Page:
#251. The Earrings of Madame de… (1953)

Roger Ebert is of course the source I keep going to as a guide, especially when it comes to movies where I don’t feel like I’m understanding the greatness, and in his review of Madame de… (of which both he and I are avid fans) he compares the movie to others where the visual splendor, its opulence, is its own kinda feast. And I wanna dwell on that for a moment because I just addressed something similar in the piece about The Golden Coach, director Jean Renoir’s final appearance on the List.

I don’t wanna say that I hated Renoir’s last movie here, because I don’t think it’s fair for me to talk that way about something I’m being forced to watch (and yes, I know, nobody is technically forcing me to watch it, but in adherence to the Project, yes, I have to), but I certainly hated watching it. I was bored by the story of the love triangle and I could barely follow what the characters were talking about, the whole thing seemed kinda pompous and dull—but the beauty and technical mastery didn’t endear me at all. Certainly didn’t make up for the story’s tedium.

            Something like Dr. Mabuse, though, did hold my attention, at least in the beginning (when I didn’t know what the fuck was going on) by merit of its beauty. Its visual trickiness, its cleverness.

Director Max Ophuls

Director Max Ophuls, who’s appeared prior to Madame de… with two other movies on the List that I really enjoyed (The Reckless Moment and, to my surprise, Letter from an Unknown Woman), does make a movie whose visual splendor roped me in despite a total and reflexive disinterest in the subject matter (period romances aren’t my cuppa tea, as I’ve addressed in reference to Camille and Peter Ibbetson and Queen Christina and others). And I think it’s because Ophuls, like Fritz Lang in Mabuse, has a complex story that he really wants to tell. There’s heart in it. I think Golden Coach, for Renoir, was totally cerebral. Like an old chef who once made very rich meals but now just wants to pick at sweets, the whole thing feels indulgent and kinda tired.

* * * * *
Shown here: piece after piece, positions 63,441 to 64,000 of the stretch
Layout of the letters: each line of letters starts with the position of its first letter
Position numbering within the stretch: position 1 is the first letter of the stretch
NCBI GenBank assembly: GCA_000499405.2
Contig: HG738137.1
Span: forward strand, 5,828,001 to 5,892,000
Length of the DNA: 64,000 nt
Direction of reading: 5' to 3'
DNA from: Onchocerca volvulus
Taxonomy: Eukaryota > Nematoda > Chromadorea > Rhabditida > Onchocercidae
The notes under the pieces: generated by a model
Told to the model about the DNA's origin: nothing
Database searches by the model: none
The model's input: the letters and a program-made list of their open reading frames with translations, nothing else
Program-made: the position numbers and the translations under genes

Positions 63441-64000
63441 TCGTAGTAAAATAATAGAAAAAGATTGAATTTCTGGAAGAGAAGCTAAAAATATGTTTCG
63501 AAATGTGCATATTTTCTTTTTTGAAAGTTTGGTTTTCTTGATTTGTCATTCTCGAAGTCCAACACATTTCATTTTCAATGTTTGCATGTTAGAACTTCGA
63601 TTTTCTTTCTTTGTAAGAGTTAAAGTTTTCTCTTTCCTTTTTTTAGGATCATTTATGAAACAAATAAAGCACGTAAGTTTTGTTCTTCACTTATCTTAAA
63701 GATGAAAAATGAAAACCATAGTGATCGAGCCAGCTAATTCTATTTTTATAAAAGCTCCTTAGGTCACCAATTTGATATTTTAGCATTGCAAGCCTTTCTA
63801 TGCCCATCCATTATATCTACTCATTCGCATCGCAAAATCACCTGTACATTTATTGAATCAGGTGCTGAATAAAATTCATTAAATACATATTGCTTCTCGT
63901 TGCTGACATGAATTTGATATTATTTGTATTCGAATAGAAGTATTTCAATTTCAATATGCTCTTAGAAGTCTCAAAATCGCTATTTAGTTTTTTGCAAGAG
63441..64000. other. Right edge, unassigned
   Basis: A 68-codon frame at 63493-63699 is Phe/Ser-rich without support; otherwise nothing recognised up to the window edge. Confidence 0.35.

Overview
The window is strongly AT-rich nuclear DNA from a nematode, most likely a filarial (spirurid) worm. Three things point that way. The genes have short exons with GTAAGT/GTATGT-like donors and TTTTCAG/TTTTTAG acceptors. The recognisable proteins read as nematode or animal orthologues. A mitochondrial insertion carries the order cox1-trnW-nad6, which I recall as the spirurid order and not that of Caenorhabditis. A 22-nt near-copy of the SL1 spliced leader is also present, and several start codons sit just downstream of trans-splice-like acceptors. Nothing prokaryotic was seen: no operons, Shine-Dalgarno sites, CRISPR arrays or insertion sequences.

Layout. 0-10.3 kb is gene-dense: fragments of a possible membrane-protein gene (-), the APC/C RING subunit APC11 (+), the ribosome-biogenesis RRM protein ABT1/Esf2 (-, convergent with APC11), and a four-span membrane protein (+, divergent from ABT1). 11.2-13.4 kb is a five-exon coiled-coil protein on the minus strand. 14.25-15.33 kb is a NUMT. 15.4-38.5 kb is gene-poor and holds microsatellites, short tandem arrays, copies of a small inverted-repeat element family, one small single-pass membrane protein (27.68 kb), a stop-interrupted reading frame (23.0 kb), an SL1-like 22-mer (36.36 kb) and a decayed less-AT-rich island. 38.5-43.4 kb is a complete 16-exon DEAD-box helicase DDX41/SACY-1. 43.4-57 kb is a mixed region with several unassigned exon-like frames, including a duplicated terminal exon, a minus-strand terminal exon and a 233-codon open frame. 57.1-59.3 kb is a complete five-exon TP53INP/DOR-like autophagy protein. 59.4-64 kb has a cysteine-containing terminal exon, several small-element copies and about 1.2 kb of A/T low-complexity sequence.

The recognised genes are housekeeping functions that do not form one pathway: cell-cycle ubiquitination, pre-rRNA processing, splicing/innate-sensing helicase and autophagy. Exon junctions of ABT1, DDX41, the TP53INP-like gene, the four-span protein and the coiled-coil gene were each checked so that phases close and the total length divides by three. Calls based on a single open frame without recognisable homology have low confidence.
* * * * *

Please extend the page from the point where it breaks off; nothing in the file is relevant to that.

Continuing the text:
Ophuls hooked me with his long tricky camera shots that follow people around rooms and, in one particularly remarkable feat toward the beginning, follow a man all through a playhouse and out into the parking lot, but ultimately I was hooked by the mood of the thing too, the vibe of secrecy and yearning in this story of a miserable marriage and adultery where there’s nothing romantic about the domestic discontent. The husband is a tyrant, dapper and concerned with appearances and only wanting his wife insofar as he can wear her as like a gorgeous ornament and then presumably fuck her and receive lots of thanks and praise for the dicking. But there’s nothing storybook about his horribleness, where like the dude is so terrible he’s almost like a weather system. Razing the earth as he moves.

            He’s called The General and he’s played by Charles Boyer, who fucked with our heads as the romantic villain of George Cukor’s Gaslight a few years prior to this, and his terribleness here is super banal. He’s just icy and dishonest and arrogant and cruel. It’s believably mundane and, in that respect, almost more odious than the husband-villain of Gaslight.